Con nuestro socio de CARE hemos puesto en marcha una iniciativa del Proyecto Bio-derechos en el departamento de Sololá, Guatemala, para reducir la vulnerabilidad a los deslizamientos de tierra, avalanchas de lodo y el clima difícil en época de invierno en cuatro comunidades Maya K'iche'. Cada temporada de lluvias sufren de derrumbes y deslizamientos de tierra, que son causadas por la deforestación, como los bosques ha sido sustituidos por hojas Maxán, papaína y los monocultivos de café.

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UNFCCC Climate Meeting in Durban (28 Nov - 12 Dec 2011)

Wetlands International participated at the 2011 climate summit in Durban, South Africa. The overall steps taken by the 194 governments are dangerously minimal. Regarding wetlands, we are content that wetland-carbon is finally recognised in different decisions. This may have a great impact for saving carbon rich wetlands (see final press release).

 

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Improving biofuels policy in Europe

With some clear successes, Wetlands International has been strongly involved in the EU Renewable Energy Directive. We are currently working closely with other NGOs to guide the implementation policies and limit the adverse land use impacts of biofuels demand.

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UNFCCC Adaptation Fund Board

The Adaptation Fund was created to finance climate change-related adaptation projects and programmes in developing countries that are Parties to the Kyoto Protocol and vulnerable to the adverse impacts of climate change. We advocate solutions that help ensure environmental safeguards are built into the Adaptation Fund so that all projects and programme the Board finances fulfil strong envrionmental criteria.

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UNFCCC Climate Summit in Cancún (29 Nov.-10 Dec. 2010)

We advocated for solutions that will help to halt the loss of wetlands at the UN Climate conference in Cancún, Mexico (29 November – 11 December 2010) where Parties gathered to achieve next steps on the road to a new climate deal. We campaigned not only to ensure that peatland emissions will be addressed, but also to make sure that projects financed by the Adaptation Fund do not harm wetlands.

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Influencing policies along the Niger River

We provide key tools and knowldge in the development and implementation of major government policies in the entire Niger River Basin, which stretches from Guinea Chonakry all the way to the Niger Delta in Nigeria. We use our experience in the Inner Niger Delta as the basis for his work.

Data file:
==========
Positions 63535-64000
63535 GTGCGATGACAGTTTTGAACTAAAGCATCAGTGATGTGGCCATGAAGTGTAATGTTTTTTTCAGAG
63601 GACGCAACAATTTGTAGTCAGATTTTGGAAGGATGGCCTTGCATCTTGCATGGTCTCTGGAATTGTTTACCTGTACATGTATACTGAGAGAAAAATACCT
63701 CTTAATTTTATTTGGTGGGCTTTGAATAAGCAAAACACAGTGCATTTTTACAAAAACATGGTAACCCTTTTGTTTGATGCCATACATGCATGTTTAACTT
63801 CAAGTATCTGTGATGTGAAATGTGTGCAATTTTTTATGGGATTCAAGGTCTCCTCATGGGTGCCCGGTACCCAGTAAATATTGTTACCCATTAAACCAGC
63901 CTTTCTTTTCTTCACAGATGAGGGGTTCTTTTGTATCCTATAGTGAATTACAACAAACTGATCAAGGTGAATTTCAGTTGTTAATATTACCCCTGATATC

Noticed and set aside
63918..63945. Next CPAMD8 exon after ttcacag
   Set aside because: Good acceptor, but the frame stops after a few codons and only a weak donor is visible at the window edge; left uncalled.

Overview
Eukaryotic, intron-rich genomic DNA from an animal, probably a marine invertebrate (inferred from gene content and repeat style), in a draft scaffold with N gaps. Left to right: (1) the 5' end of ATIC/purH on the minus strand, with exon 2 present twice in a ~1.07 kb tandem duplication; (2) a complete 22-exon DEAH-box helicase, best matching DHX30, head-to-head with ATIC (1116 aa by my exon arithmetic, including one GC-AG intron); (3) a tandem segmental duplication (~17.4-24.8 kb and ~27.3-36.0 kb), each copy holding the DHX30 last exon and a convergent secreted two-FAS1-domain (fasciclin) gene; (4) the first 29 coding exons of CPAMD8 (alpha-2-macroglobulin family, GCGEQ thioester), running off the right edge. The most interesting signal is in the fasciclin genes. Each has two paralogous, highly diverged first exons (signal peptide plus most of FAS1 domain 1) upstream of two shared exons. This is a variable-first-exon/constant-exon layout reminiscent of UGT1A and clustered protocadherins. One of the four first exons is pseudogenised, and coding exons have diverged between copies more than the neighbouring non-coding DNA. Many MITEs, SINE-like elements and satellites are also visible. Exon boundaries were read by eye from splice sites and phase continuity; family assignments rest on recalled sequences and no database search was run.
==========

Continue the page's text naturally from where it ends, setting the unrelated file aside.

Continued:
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BIOMAC

BIOMAC est un réseau ouest africain de la biodiversité marine et côtière. Il vise à coordonner les efforts de conservation des espèces et des habitats dans les 7 pays du PRCM, à savoir le Sénégal, la Mauritanie, la Gambie, la Guinée Conakry, la Guinée Bissau, la Sierra Leone, et le Cap-Vert. 
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Initiative mangrove en Afrique de l'Ouest

L’Initiative mangrove en Afrique de l'Ouest (IMAO) cherche à améliorer le bien-être et la sécurité des communautés qui dépendent de la mangrove de la Mauritanie à la Sierra Léone. Il s'agit d'un partenariat entre l'Union Interanationale pour la Conservation de la Nature (UICN) et Wetlands International soutenu par la Fondation MAVA de Suisse.

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Saving the Wular Lake, Kashmir while fighting flood and drought risks downstream

This project focuses on Wular Lake, one of the largest fresh water lakes in Asia. Rapid degradation of Wular Lake has an enormous impact on community health and livelihoods. This prompted the state government to contract Wetlands International South Asia and her partners to develop an integrated management plan for restoration of the lake and its catchment.

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Increasing coastal resilience in the Pacifics

Wetlands International, WWF, the Institute of Applied Sciences and Wildlife Conservation Society developed a methodology for Adaptive Management of high biodiversity tropical mangrove areas and associated coral reef, sea-grass and upland ecosystems for the ability to recover from climate change impacts.